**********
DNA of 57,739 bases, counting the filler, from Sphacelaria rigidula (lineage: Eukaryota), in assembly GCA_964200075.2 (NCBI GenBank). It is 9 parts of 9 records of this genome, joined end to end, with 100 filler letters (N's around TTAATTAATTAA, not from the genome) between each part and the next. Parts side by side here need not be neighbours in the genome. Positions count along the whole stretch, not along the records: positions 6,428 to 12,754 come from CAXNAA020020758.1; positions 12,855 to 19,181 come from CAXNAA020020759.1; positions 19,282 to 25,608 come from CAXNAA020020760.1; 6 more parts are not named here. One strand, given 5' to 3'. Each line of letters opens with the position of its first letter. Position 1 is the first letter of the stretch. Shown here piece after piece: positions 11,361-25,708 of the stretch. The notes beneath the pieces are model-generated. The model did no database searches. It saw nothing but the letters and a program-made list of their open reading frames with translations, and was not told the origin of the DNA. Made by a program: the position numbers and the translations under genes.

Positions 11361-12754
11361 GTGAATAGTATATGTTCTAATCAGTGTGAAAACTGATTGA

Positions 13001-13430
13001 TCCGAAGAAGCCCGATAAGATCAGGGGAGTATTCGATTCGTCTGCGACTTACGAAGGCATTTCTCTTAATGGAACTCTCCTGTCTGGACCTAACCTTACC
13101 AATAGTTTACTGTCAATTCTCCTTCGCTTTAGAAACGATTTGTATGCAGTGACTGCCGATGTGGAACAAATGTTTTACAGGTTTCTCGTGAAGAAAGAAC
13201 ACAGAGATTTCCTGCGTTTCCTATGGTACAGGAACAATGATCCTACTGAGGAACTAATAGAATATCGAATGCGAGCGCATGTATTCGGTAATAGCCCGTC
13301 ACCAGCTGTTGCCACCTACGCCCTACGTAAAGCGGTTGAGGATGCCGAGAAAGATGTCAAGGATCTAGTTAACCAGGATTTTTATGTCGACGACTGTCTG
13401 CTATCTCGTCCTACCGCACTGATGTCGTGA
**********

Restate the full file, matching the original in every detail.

DNA of 57,739 bases, counting the filler, from Sphacelaria rigidula (lineage: Eukaryota), in assembly GCA_964200075.2 (NCBI GenBank). It is 9 parts of 9 records of this genome, joined end to end, with 100 filler letters (N's around TTAATTAATTAA, not from the genome) between each part and the next. Parts side by side here need not be neighbours in the genome. Positions count along the whole stretch, not along the records: positions 6,428 to 12,754 come from CAXNAA020020758.1; positions 12,855 to 19,181 come from CAXNAA020020759.1; positions 19,282 to 25,608 come from CAXNAA020020760.1; 6 more parts are not named here. One strand, given 5' to 3'. Each line of letters opens with the position of its first letter. Position 1 is the first letter of the stretch. Shown here piece after piece: positions 11,361-25,708 of the stretch. The notes beneath the pieces are model-generated. The model did no database searches. It saw nothing but the letters and a program-made list of their open reading frames with translations, and was not told the origin of the DNA. Made by a program: the position numbers and the translations under genes.

Positions 11361-12754
11361 GTGAATAGTATATGTTCTAATCAGTGTGAAAACTGATTGA

Positions 13001-13430
13001 TCCGAAGAAGCCCGATAAGATCAGGGGAGTATTCGATTCGTCTGCGACTTACGAAGGCATTTCTCTTAATGGAACTCTCCTGTCTGGACCTAACCTTACC
13101 AATAGTTTACTGTCAATTCTCCTTCGCTTTAGAAACGATTTGTATGCAGTGACTGCCGATGTGGAACAAATGTTTTACAGGTTTCTCGTGAAGAAAGAAC
13201 ACAGAGATTTCCTGCGTTTCCTATGGTACAGGAACAATGATCCTACTGAGGAACTAATAGAATATCGAATGCGAGCGCATGTATTCGGTAATAGCCCGTC
13301 ACCAGCTGTTGCCACCTACGCCCTACGTAAAGCGGTTGAGGATGCCGAGAAAGATGTCAAGGATCTAGTTAACCAGGATTTTTATGTCGACGACTGTCTG
13401 CTATCTCGTCCTACCGCACTGATGTCGTGA